The Pros And Cons Of The Film Budget

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Every summer it feels as if the same thing happens: Studio's wait until May to start releasing these huge films that normally would be ignored unless it was released in during the summer months. When you normally get in January - April are small budget films that do okay, but don't bring in the hundreds of millions needed to cover that astronomical budgets needed to cover the summer movie budgets. However, that starts to be changing.

Those cheap B-movies about a family in a haunted house used to be reserved for the dead months. Now, they are being released during the summer because people might just be getting sick of the bloated films they're used to seeing. Those cheap horror movies are indeed bad, but maybe they're better than seeing more 2-hour plot setups until the last 30 minutes of pure action. Right?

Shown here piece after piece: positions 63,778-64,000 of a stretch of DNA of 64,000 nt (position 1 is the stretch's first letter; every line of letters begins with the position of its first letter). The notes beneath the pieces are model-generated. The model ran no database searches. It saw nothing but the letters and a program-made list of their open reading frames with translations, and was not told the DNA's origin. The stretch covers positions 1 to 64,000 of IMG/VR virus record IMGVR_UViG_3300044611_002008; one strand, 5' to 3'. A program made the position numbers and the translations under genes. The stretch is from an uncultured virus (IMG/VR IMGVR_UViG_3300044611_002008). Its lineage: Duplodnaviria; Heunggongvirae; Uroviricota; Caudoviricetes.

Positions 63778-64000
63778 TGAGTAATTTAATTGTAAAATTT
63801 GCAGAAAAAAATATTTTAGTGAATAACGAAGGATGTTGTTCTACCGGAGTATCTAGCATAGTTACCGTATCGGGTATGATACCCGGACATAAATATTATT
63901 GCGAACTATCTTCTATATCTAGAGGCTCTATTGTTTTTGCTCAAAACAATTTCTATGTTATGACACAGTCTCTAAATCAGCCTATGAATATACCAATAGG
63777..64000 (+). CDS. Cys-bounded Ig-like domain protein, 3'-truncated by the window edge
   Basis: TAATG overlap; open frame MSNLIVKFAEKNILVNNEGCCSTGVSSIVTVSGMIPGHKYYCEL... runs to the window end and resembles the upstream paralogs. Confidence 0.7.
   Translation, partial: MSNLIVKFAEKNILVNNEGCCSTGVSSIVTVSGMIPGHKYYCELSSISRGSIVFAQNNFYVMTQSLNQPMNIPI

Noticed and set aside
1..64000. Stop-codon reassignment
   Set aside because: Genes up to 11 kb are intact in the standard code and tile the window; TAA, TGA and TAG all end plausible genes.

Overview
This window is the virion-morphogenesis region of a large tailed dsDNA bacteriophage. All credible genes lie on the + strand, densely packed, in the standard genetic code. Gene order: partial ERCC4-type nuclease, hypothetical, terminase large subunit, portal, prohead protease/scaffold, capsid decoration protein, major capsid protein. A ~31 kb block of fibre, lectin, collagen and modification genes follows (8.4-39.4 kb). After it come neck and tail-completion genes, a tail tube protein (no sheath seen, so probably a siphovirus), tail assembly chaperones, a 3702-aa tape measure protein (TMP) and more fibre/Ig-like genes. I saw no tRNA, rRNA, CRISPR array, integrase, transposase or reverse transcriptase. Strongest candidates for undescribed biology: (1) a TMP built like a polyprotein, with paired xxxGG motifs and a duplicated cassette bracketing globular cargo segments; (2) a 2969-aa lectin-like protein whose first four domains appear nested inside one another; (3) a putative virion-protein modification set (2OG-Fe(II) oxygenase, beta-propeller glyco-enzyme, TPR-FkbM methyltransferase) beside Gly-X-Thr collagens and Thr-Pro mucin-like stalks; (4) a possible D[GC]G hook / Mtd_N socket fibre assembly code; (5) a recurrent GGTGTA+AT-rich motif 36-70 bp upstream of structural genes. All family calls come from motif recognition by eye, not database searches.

Just look at a list of movies expected to be huge this summer (gross subject to day posted):

Warcraft -- Made $46 million on a budget of $160 million

The Legend of Tarzan -- Has made $60 million on a budget of $180 million

The BFG -- $31 million on a budget of $140 million

Independence Day: Resurgence (Our Review) -- $83 million on a budget of $165 million

Batman v
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Most movies with ballooning budgets in summer films are because the talent wants to insane amount of money. He only one I can justice is Will Smith for the Independence Day sequel, but his star is fading, and he apparently wanted over $50 million to come back. Sorry, man. After Earth got you a significant pay cut.

Have there been huge movies this summer already? Well, of course there have. Most summers are filmed with the usual Pixar films that get hue crowds because A) They look good. B) They well-written C) They bring in the whole family. Zootopia was amazing. Finding Dory was a great sequel. Animated films that actually seem to have creativity injected into them will be recognized by
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